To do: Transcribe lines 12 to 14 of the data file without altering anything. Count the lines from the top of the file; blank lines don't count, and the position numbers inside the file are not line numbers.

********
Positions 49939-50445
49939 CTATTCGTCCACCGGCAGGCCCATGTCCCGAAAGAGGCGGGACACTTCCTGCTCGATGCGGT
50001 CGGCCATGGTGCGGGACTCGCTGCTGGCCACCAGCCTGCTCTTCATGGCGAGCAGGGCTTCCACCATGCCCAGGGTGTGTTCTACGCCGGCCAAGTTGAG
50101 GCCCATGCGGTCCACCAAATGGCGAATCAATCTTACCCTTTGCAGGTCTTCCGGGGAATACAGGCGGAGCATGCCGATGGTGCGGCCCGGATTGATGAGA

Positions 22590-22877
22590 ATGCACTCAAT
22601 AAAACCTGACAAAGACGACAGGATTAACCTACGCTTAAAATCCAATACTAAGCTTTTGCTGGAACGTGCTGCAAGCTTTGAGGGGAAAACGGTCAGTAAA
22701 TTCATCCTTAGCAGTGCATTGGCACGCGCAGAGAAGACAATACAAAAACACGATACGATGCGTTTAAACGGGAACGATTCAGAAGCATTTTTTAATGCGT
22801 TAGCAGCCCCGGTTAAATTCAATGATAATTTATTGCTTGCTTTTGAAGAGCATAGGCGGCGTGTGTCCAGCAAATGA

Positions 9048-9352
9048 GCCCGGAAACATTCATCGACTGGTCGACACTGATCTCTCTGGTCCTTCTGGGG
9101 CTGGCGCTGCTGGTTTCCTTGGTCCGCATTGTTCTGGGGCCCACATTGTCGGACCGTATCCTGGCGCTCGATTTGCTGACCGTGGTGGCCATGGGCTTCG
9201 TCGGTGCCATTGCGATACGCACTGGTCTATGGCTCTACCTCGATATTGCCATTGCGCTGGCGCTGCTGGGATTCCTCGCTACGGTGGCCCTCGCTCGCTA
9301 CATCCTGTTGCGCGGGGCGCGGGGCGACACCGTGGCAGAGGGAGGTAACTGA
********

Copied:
9101 CTGGCGCTGCTGGTTTCCTTGGTCCGCATTGTTCTGGGGCCCACATTGTCGGACCGTATCCTGGCGCTCGATTTGCTGACCGTGGTGGCCATGGGCTTCG
9201 TCGGTGCCATTGCGATACGCACTGGTCTATGGCTCTACCTCGATATTGCCATTGCGCTGGCGCTGCTGGGATTCCTCGCTACGGTGGCCCTCGCTCGCTA
9301 CATCCTGTTGCGCGGGGCGCGGGGCGACACCGTGGCAGAGGGAGGTAACTGA